Zaney, no, that bit isn't appropriate for training, especially in the hands of the man you described, but they do have their place. Many horses are ridden in those bits, usually for disciplines like WP where invisible rein cues are desired and the horses are ridden on a lot of drape. Because of the "power" of the bit, the horse is able to feel the very slight cues that would go unnoticed in a milder bit.
Most bits, barring a few extreme examples like the screw bit
Or exceptionally small diameter twisted bits, especially when combined with weighted rings or any sort of shanks.
Most other bits do have their place either in training or on finished horses and are only as harsh as the hands on the reins
The problem isn't the design of the bits, most of the time. The problem is the lack of knowledge/ability of the person using them
I understand how the bit works and its mechanics and etc. (showed and trained WP for a few years) However: I still don't see the need for it if a horse is going so well and light in something less invasive (I mean the horse is an extremely sensitive animal and can feel the slightest of touch esp in his mouth.) He had to have been trained to go so well and light before hand, why put in something like that stated above.? If the horse needs to be light in such a bit then why can't the horse be taught to be that light in something less invasive??
I feel the same way about spades, cork screw bits, prick bits, chain saw bits, bicycle chain bits, wire wrapped bits and high leverage shanked bits (shanks longer than 8 inches). I personaly don't use and never had to use anything longer than 8 inches worth of shank. I had an older (late 20s early 30s) mare who was retrained in a snaffle by using the reverse method of dropping back the severity of the bits used. BUT she performed (in a show setting) well/better in a long shanked bit (8 inches), probably due to past usage of such and being comfortable in it (it was a snaffle mouth). I don't uderstand why she liked it (didnt like the TT: very few actualy do and its not a bit I choose lightly, and she didnt like a solid mouth, didnt like a double broken mouth, didnt need rollers, and didnt like the shorter shanked ones as well either, she tollerated them but would often shake her head. She didnt shake her head with the full cheek snaffle and did pretty well in it. With the longer shanked bit she didnt fuss at all and worked well in it also....go figure. I think it had more to do with the weight of the bit than the shank length.) She was old so I thought....why fuss with her and used the longer shanked bit..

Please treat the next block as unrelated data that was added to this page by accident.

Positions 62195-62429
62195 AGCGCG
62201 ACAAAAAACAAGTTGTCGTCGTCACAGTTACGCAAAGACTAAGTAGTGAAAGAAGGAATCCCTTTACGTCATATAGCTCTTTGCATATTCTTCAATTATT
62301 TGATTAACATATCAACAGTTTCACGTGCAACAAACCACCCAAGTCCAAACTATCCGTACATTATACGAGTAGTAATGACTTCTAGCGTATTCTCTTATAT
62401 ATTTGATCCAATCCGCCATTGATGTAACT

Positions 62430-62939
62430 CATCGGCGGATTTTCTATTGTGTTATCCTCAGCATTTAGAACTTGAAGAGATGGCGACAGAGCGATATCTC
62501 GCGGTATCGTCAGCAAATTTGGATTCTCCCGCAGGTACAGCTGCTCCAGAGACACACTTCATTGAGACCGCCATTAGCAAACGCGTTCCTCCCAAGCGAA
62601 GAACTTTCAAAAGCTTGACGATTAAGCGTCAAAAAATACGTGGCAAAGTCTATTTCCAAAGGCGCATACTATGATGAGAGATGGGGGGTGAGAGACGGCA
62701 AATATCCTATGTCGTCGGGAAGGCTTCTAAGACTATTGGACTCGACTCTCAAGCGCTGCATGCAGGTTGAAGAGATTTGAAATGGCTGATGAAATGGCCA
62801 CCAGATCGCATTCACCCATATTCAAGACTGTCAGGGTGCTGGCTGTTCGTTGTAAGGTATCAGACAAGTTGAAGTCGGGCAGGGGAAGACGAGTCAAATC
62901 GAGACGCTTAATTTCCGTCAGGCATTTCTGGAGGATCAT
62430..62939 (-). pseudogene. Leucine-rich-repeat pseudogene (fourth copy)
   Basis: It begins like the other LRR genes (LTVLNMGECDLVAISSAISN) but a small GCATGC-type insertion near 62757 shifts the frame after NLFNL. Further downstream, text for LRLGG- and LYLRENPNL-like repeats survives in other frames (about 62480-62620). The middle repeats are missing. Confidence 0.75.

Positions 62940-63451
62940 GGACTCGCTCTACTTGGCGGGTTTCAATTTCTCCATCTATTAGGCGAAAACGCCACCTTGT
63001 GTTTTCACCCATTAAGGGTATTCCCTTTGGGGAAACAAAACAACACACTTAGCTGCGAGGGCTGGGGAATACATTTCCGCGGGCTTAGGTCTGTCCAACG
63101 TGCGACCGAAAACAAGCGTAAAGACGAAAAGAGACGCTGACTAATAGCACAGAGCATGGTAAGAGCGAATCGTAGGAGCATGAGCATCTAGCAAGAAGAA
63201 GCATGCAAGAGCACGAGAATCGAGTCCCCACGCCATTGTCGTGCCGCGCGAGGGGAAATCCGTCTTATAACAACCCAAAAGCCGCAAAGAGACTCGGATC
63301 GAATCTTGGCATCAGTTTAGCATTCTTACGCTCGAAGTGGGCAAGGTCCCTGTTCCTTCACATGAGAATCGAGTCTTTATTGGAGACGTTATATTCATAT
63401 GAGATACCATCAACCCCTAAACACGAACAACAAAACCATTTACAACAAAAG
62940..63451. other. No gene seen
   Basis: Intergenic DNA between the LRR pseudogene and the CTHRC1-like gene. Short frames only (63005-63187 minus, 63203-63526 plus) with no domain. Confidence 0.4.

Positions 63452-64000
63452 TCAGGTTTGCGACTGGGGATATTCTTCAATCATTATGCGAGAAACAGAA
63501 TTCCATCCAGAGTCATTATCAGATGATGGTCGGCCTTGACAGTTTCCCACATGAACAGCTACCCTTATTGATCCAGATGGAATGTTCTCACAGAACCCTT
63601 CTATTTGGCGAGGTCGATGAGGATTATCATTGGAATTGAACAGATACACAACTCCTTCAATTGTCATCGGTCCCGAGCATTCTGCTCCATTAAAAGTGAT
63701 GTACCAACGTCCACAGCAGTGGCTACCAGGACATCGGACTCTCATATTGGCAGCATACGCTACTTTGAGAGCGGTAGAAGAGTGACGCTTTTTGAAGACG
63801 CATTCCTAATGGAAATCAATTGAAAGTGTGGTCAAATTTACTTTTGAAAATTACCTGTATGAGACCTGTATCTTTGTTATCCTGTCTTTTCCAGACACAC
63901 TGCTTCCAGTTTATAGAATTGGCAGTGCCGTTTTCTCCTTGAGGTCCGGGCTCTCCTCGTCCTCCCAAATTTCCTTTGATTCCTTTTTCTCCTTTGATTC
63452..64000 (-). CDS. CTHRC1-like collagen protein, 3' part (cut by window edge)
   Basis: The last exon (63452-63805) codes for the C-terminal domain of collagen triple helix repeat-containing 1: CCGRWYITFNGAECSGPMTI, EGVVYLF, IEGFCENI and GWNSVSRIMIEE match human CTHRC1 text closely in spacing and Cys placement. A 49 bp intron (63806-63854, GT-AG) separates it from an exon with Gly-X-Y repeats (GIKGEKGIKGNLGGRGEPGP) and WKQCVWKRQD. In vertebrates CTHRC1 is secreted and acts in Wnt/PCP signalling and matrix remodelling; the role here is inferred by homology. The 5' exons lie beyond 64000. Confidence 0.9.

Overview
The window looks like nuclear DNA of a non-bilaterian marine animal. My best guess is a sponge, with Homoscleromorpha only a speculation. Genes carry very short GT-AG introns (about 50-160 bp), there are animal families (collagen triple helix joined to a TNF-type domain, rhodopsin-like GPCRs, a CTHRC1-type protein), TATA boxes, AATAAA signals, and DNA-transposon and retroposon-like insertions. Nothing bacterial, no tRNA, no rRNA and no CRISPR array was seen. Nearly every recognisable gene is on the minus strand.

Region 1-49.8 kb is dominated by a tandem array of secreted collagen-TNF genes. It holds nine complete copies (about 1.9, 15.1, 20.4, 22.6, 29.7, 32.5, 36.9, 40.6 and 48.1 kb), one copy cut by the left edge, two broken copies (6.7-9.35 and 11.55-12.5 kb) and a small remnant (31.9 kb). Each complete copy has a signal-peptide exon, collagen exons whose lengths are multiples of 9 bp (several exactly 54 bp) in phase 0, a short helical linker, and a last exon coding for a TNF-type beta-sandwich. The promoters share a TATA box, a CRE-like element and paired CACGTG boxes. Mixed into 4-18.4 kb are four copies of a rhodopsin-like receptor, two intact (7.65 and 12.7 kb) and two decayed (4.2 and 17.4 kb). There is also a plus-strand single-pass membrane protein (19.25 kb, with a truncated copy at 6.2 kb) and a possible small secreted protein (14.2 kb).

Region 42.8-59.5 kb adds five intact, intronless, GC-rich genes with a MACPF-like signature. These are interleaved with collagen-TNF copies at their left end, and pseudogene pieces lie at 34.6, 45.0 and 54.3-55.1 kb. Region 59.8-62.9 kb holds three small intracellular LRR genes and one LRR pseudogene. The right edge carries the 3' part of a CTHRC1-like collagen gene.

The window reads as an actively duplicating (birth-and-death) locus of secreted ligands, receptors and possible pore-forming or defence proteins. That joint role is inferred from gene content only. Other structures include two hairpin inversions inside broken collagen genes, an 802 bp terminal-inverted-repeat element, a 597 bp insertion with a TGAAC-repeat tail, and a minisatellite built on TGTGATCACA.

Just like when I am told by the rule makers in the TWH world and shows that I have to show in a curb type bit when my horse may go and gait just well in a regular snaffle. Why to I have to put in a curb to get the same response I already get from a less invasive bit like a snaffle type.?? (thats when I pull out the 2 inch shank bit and go from there.) I don't like Aluminum shanked bits either, simply because of the excessive rocking factor of the reins (drooping reins) esp when one uses heavy type reins.
I don't like twisted wire anything bits (now I will say this.....I have time to time used a slow twisted snaffle in a horse with a very hard mouth that needed to be awakened a little but then reversed back to something less invasive.) They can be useful in trouble shooting and in retraining a harden horse but then I always return to the non twisted variety. Experienced ppl should only be the ones to use them. I feel that Clinton Anderson uses the twisted wire snaffles to excessivly when one can do the same thing and get the same responses with a non twisted variety. John Lyons does.
But your right on one hand though........Idiots with power tools (or any tool for that matter) = disaster.
I collect old bits and have some of the above metion bits (the rough ones I don't like) but for display only. Some make me cringe just looking at them (esp the ones that are hand made.)